Millennials will soon be the top demographic for retail, spending $600 billion every year: “But while they may be flexing their muscles in retail, Millennials are highly budget-conscious. Even amid a strong economy, they tell pollsters they’re concerned about the state of their personal finances. The majority of them worry about debt every day, and with good reason: Millennials owe an average of $42,000 each, mostly in the form of credit card debt. In response to these financial woes, millennials are keeping debit cards alive. This generation uses debit cards for purchases more than any other form of payment.”

Philadelphia is the first US city to ban cashless stores: “Starting in July, Philadelphia’s new law will require most retail stores to accept cash. A New York City councilman is pushing similar legislation there, and New Jersey’s legislature recently passed a bill banning cashless stores statewide. A spokesman for New Jersey Gov. Phil Murphy, a Democrat, declined to comment on whether he would sign it. Massachusetts has gone the farthest on the issue and is the only state that requires retailers to accept cash.

“The measures seek to blunt a nascent trend that could rapidly accelerate thanks to Inc.’s power to shape nationwide retail trends. They represent an attempt to strike a balance between equity for lower-income consumers and merchants’ eagerness to embrace technological advances.”


San Francisco is preparing to be overrun by thousands of new millionaires: “Big wealth doesn’t come in monthly paychecks. It comes when a startup goes public, transforming hypothetical money into extremely real money. This year—with Uber, Lyft, Slack, Postmates, Pinterest and Airbnb all hoping to enter the public markets—there’s going to be a lot of it in the Bay Area.”


Airbnb, disruptor of the hotel industry, has acquired HotelTonight, the last-minute hotel room service. “Airbnb is kicking off 2019 with an acquisitive streak. In January, the company acquired Danish startup Gaest, a provider of a marketplace-style platform for people to post and book venues for meetings and other work-related events.”


In 2009, Emerson Electric chief David Farr said he would not hire anyone in the US because of taxes and regulations. Now he is pulling a 180 as the company plans to build three new US plants. “Farr saw a new era of US protectionism coming before Trump’s election–and started planning accordingly, he said in an interview with Reuters at the company’s sprawling headquarters near St. Louis, Missouri.

“‘For the first time now, I’m looking for best-cost US locations’ to build factories, he said. Trump’s election, Farr said, accelerated a political shift against free trade policy that is now transforming many US firms’ domestic investment strategy. Protectionist policies—especially toward China—are now a rare point on which many Democrats and Trump agree, relegating formerly bold Republican free traders to the sidelines.”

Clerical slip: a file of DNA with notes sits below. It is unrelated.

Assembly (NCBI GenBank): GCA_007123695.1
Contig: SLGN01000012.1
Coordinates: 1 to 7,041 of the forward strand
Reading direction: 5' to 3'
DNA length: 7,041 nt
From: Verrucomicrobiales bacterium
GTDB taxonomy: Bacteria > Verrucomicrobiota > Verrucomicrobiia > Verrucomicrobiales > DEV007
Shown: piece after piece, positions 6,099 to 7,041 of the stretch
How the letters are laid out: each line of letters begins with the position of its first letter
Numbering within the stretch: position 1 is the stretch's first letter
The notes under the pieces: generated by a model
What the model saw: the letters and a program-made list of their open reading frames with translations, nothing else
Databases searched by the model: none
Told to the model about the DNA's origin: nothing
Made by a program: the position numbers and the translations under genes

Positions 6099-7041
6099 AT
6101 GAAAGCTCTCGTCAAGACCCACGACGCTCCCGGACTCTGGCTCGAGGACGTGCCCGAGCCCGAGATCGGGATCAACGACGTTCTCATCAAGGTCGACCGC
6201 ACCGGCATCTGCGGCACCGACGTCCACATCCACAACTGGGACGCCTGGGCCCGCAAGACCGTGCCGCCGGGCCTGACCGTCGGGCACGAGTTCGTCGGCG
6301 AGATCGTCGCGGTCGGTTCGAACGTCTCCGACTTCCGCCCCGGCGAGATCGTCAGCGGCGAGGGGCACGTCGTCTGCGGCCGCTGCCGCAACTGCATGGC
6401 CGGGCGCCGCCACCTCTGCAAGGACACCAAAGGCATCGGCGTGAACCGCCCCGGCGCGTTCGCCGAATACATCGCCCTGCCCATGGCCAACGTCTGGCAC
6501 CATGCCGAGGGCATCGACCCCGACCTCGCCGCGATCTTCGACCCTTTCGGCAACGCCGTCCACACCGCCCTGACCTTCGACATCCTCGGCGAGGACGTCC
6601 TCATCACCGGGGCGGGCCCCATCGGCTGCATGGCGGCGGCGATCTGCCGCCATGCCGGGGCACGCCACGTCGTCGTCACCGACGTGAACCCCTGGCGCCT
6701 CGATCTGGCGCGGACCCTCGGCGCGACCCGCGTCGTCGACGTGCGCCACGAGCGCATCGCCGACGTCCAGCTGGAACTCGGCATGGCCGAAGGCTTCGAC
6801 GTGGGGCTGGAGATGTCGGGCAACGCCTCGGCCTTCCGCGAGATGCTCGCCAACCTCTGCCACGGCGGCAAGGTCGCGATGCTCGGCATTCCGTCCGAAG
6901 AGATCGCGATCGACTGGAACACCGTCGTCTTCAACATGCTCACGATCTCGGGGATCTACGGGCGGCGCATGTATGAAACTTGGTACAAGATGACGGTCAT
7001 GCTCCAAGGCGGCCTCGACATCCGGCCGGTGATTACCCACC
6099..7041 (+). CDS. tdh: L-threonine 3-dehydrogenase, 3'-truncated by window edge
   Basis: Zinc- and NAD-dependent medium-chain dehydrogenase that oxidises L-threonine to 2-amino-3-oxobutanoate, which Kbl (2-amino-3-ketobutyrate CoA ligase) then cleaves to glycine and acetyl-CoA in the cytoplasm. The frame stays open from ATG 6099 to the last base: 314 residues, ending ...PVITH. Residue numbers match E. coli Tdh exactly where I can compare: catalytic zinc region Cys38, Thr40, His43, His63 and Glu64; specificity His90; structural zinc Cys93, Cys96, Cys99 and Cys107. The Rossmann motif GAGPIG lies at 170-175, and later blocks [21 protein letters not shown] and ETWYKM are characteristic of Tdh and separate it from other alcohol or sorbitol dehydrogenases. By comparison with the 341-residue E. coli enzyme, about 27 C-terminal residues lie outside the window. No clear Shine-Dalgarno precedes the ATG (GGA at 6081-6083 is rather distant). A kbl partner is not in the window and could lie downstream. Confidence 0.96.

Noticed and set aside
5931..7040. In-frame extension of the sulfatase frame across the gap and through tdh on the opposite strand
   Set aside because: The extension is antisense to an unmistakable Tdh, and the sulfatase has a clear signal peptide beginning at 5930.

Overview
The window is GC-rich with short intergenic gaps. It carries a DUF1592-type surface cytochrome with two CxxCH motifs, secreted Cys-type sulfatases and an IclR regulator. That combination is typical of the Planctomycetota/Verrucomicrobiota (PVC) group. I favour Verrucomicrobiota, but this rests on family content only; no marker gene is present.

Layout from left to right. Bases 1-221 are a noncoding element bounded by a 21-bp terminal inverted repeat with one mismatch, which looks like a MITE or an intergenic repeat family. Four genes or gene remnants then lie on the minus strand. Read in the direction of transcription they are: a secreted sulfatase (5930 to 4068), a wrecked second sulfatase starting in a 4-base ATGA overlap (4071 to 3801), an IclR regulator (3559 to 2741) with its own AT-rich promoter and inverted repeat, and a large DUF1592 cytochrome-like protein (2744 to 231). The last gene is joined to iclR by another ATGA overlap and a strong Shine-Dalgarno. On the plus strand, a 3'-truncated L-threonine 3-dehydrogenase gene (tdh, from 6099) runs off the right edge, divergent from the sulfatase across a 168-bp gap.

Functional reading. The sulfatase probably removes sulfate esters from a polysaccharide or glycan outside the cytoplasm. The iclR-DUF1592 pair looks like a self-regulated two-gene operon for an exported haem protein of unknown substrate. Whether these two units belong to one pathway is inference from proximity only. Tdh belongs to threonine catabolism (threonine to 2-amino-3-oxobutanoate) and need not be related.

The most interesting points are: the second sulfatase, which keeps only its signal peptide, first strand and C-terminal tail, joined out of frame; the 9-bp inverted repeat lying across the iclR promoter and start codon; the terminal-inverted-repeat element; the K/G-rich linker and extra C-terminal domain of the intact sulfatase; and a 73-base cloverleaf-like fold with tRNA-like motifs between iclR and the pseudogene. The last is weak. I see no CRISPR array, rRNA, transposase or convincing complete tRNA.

The NHL just revised its drug policy as the league will no longer punish players for testing positive for THC (the psychoactive chemical in marijuana), for the most part: “Of the 31 teams in the NHL, 28 play in states where players have access to legal marijuana, whether it is for medicinal or recreational purposes. That’s the highest percentage (90.3) of any of the major four North American pro leagues, but hardly an anomaly.”


Italy might be compelled to import its olive oil because of the weather. And this isn’t a one-off, it might become the reality as “a string of bad weather combined to reduce the annual olive harvest in Italy by 57 percent. That makes it the worst harvest in 25 years and translates to a $1.13 billion loss for olive farmers. The olives took a triple hit in 2018. First, a major cold snap in February 2018 hit the Mediterranean nation, which even led to a rare snowfall in Rome, reports Rob Picheta at CNN.”


Warner Bros. CEO Kevin Tsujihara allegedly pursued a sex-for-roles agreement with actress Charlotte Kirk. “Kirk issued a statement to the trade paper denying that there was any ‘inappropriate behavior’ on the part of Tsujihara or Packer, and she asserted ‘Kevin never promised me anything.’ However, text messages included in the report indicate Kirk later accused Ratner and Packer of using her with Tsujihara to help close the RatPac deal. … Tsujihara first brought the issue to the attention of his bosses at Time Warner out of concern about Kirk’s behavior after the alleged sexual relationship ended.”

And that’s what’s ahead.